Nigerian Maritime Administration and Safety Agency (NIMASA) in collaboration with Nigerian Railway Corporation (NRC) and the Bayelsa State government are set to resuscitate the Railway Foundry for the benefit of the country.
This was revealed when the Director General of NIMASA, Dr. Bashir Jamoh, in the company of the Managing Director of NRC, Fidet Okhiria, and senior executives of both organisations inspected the Nigerian Railway foundry located within the NRC complex in Ebute metta Lagos.
Jamoh stated that during his recent presentation to the Federal Executive Council to get approval to commence the removal of wrecks from the nation’s territorial waters, he was asked where such wrecks will be kept and what plans he has for the removed wrecks.
In his words, the NIMASA boss said, “if we remove wrecks holistically as we proposed, we need to make provision for where they will be kept and how we can recycle them for economic benefits. That’s why I spoke with the managing director of Nigerian Railway, and Bayelsa State Government which had earlier indicated interest in wreck recycling with technical partners from South Africa to come and invest in the Nigerian Railway foundry.”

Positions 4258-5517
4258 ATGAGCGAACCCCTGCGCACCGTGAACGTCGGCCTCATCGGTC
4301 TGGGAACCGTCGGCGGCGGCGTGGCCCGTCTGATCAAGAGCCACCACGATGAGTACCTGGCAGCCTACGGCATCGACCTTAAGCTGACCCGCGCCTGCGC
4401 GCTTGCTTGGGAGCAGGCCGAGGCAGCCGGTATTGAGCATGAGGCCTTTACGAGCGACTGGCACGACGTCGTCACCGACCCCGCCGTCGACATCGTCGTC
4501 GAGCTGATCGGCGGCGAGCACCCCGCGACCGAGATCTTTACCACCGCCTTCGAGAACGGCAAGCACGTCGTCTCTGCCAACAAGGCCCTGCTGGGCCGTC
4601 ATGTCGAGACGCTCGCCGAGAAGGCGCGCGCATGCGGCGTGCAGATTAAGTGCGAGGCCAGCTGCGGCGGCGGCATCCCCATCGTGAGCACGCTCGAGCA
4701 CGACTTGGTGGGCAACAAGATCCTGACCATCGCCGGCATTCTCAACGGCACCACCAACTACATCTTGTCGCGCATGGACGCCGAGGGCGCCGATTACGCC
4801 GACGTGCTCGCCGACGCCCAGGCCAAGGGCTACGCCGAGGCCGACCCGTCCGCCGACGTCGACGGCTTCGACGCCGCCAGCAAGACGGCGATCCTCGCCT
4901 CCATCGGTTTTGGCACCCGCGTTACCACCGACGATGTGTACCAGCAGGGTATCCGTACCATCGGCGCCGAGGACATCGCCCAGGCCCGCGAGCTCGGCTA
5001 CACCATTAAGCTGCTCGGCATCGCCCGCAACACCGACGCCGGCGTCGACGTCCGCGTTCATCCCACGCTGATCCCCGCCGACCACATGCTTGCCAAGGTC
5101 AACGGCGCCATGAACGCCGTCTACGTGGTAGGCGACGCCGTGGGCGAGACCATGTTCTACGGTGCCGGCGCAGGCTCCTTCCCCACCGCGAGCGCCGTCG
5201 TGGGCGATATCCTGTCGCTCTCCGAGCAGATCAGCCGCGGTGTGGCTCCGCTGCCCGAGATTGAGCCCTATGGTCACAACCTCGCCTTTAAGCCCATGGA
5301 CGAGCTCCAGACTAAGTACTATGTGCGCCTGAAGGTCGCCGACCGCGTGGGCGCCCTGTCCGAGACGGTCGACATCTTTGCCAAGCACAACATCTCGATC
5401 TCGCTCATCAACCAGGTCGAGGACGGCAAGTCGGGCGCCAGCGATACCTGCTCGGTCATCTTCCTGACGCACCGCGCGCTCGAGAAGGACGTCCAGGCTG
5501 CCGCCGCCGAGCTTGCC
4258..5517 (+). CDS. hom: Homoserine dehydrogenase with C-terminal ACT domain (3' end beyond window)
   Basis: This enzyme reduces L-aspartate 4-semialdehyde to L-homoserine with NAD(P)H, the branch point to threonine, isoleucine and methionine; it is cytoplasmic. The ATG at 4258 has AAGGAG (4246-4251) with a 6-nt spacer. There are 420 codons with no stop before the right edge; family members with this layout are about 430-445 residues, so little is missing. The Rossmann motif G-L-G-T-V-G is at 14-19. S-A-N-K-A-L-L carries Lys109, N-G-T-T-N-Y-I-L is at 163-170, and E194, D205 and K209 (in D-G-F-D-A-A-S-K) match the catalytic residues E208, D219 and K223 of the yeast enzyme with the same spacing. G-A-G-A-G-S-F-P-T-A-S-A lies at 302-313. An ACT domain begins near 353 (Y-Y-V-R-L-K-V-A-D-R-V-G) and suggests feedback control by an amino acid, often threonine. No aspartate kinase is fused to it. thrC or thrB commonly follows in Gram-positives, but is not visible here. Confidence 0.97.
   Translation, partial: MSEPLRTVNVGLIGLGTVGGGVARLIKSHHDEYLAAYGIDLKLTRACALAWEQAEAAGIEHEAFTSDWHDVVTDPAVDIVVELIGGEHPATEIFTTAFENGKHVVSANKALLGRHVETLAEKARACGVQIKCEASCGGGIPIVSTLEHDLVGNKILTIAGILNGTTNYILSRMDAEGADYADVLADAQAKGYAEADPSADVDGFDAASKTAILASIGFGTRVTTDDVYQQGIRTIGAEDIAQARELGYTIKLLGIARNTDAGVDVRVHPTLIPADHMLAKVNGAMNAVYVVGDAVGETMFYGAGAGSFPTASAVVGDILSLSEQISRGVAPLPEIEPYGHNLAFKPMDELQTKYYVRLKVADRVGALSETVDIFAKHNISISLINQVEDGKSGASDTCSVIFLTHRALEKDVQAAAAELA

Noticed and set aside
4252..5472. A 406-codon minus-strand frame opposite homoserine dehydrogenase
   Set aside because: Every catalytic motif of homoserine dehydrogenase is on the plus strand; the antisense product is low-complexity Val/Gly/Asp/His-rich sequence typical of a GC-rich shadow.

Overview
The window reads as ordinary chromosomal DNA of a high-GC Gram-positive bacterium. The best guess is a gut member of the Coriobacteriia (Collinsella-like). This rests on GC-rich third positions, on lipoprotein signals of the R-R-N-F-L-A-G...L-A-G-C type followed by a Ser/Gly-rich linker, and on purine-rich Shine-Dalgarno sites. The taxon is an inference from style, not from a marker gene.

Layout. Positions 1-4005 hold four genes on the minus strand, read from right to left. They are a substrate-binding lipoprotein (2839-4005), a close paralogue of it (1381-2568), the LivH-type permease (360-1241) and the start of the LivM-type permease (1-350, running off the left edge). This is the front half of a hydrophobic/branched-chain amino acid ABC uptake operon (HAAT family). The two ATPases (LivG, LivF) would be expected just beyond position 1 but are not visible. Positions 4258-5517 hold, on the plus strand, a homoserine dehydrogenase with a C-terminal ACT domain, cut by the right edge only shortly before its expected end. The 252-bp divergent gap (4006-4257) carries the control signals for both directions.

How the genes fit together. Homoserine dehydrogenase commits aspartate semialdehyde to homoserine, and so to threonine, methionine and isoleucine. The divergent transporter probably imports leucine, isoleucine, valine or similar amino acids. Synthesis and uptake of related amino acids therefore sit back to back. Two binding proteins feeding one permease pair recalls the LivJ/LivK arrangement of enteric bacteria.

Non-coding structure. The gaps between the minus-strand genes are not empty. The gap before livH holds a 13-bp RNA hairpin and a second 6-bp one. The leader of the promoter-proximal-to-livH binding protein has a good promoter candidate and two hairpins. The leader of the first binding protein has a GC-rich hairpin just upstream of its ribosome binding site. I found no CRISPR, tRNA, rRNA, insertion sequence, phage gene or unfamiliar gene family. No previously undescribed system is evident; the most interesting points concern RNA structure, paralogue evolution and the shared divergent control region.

Jamoh indicated that the foundry will create several jobs with spare parts for shipbuilding and ship repairs, thereby saving foreign exchange for the country.
He noted that not only wrecks will be recycled at the foundry but other damaged iron-based components and metals such as scrapped cars and machinery.
Meanwhile, Okhiria who expressed delight that his prayers are gradually been heard promised that NRC will support NIMASA.
He said “I am happy to receive NIMASA boss with open arms. We have the space; we have some little equipment we are no longer putting to use because of newer technologies. And now that NIMASA has indicated interest, we are ready to come together and collaborate.” Okhiria also noted that Nigeria will benefit from knowledge transfer especially for students of tertiary institutions doing their three months or six months industrial training, and it will also save the time it takes to bring in metal parts from abroad. “There are some of our locomotives that require parts from abroad that we need to wait for 7 months before we can get them.“ Ohhiria stated.